Weak-kneed With Fanboyhood

Until tonight, I really didn’t get the culture of celebrity. I grew up in Beverly Hills, hung out with the children of people who were on TV and in the movies, grew up to be interested in politics, and have met and talked with a former President, a Governor (plus I worked for one) and a dabbling of other elected officials (I negotiated with Barbara Boxer over purchasing a surplus school site when she was a County Supervisor). They’re all people, and I’ve always been a little bemused by the chest-clutching regard in which they are held by some.
Then…
…tonight I went to a dinner organized by the indefatigable Bob McBarton, at which the lead investigator (boss) of the Mars Rover program (Spirit and Opportunity) was going to talk about the current state of the rovers and the program, and Mars.
Bob took me aside as I came into the Beverly Hills steakhouse where we met. “You’ll never believe who’s going to be here,” he opened. I looked at him cooly. “Who??”
“Buzz Aldrin!!”
“You’re kidding!”
“No, really.”
I’ll admit I was kind of excited at the prospect of meeting the second man who ever walked on the moon.
Then as the group moved to sit at the large table, a jaunty, white-haired man with a leather blazer walked in and took a seat. Could it be him, I wondered? He took out an iPhone and a Blackberry and proceeded to start playing with them. Maybe…I tried to remember the pictures from the books I have at home, and drew a blank.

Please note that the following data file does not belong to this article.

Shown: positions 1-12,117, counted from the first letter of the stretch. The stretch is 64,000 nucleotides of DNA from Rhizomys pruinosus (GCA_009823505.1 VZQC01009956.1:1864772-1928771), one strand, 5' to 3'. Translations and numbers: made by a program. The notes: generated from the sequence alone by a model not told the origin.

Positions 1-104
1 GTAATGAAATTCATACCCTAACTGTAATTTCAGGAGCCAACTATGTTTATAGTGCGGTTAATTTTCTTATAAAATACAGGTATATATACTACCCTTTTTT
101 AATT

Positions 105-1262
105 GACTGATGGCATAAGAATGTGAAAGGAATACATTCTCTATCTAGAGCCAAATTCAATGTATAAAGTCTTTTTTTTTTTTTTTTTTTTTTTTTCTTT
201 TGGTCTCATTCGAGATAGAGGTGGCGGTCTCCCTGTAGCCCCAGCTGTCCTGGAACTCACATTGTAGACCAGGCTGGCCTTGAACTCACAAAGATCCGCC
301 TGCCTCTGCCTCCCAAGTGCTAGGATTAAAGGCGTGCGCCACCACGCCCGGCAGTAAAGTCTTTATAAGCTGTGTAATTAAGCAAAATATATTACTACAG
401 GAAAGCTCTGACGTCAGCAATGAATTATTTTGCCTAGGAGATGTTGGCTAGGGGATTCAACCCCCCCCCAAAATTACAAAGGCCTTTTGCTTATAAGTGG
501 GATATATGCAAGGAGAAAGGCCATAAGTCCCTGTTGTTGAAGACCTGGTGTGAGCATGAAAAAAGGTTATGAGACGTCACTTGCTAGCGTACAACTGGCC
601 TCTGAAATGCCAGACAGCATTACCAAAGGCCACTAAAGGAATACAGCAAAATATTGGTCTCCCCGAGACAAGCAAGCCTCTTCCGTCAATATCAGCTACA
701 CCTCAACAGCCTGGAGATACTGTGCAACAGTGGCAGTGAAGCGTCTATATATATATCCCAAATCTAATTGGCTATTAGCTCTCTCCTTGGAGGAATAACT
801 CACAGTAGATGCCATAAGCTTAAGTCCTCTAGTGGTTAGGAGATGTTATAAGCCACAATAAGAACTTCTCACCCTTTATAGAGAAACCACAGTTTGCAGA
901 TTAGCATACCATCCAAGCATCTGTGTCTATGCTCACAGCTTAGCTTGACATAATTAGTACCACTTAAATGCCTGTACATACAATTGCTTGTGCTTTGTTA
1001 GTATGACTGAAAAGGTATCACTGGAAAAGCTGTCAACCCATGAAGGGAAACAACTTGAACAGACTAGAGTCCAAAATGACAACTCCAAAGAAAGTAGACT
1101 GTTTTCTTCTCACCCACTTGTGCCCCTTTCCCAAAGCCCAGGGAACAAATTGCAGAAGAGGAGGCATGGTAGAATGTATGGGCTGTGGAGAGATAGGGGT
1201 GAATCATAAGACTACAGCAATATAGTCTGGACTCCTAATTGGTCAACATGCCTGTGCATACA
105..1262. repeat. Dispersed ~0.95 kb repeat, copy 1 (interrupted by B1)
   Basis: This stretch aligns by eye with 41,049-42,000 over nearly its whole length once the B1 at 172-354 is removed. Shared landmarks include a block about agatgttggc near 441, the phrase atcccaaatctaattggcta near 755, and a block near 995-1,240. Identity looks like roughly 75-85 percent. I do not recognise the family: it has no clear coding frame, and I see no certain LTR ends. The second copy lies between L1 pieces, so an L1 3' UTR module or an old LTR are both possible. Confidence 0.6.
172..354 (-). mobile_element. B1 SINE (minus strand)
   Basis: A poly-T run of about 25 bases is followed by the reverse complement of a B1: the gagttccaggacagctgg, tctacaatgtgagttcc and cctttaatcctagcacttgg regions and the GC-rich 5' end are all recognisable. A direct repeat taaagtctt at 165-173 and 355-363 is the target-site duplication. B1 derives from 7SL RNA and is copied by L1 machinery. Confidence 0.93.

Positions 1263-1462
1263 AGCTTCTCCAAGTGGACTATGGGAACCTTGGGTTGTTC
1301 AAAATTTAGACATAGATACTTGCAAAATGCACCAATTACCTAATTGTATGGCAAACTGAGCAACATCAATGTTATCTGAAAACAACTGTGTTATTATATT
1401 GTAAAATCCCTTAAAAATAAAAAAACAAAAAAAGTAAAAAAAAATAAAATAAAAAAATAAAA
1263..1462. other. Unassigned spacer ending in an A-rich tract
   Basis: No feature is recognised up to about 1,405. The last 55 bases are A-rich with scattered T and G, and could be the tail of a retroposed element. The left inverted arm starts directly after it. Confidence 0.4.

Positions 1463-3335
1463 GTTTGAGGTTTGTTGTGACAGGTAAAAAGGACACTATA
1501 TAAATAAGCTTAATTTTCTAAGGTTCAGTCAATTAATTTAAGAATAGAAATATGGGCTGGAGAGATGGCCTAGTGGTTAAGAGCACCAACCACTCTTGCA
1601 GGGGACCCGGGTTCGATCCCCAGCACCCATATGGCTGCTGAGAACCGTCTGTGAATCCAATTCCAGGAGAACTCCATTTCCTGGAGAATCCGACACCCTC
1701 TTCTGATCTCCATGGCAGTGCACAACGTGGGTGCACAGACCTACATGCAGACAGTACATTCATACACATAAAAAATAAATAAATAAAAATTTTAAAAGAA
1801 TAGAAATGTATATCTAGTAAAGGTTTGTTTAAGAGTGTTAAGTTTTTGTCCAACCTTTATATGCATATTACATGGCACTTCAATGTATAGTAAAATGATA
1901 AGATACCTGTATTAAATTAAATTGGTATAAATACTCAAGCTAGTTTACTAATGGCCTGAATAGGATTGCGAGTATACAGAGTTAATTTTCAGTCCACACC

Then we all introduced ourselves, and yes, he was Buzz Aldrin.
I suddenly felt giddy. That man had walked on the moon. Those eyes had looked over a strange horizon and seen the Earth. Those hands had held moondust. Those feet had left footprints that I imagine every month on the full moon that I can look up and see.
Steve Squyres led a humane, intelligent, and interesting discussion of the Rover program and the state of the rovers today (including the recent problems with Spirit). And the whole time I was watching Aldrin, turning my eyes slightly to the side so I could try and measure his reaction and interest.
We took a break and I walked up, said hello, and shook his hand. I cannot think of any other time I have done that.
I was weak-kneed with fanboyhood. I Twittered and Facebooked and emailed the world. Buzz-Goddamn-Aldrin is sitting ten feet from me!! He raised his eyes from his iPhone when I asked a question!! I’ll never wash this hand again!!
Suddenly I got the impact that celebrity has on people. I was, in fact deep in the throes of it.
I wanted to walk out into the restaurant and grab the diners by their collars and shake them until they realized that the second man to ever walk on the moon was sitting at a table among them.

We all acknowledged his presence; Bob went around the room and we all told what we’d been doing in July 1969. I spent the week on my mom’s sofa, missing school, glued to the TV.
When it came to Aldrin, Bob went to skip him, but he interjected regardless: “I was out of town with two other guys.” A line he must have used a million times, delivered perfectly – level, flat, and knowingly funny.
And that showed me something about celebrity as well.

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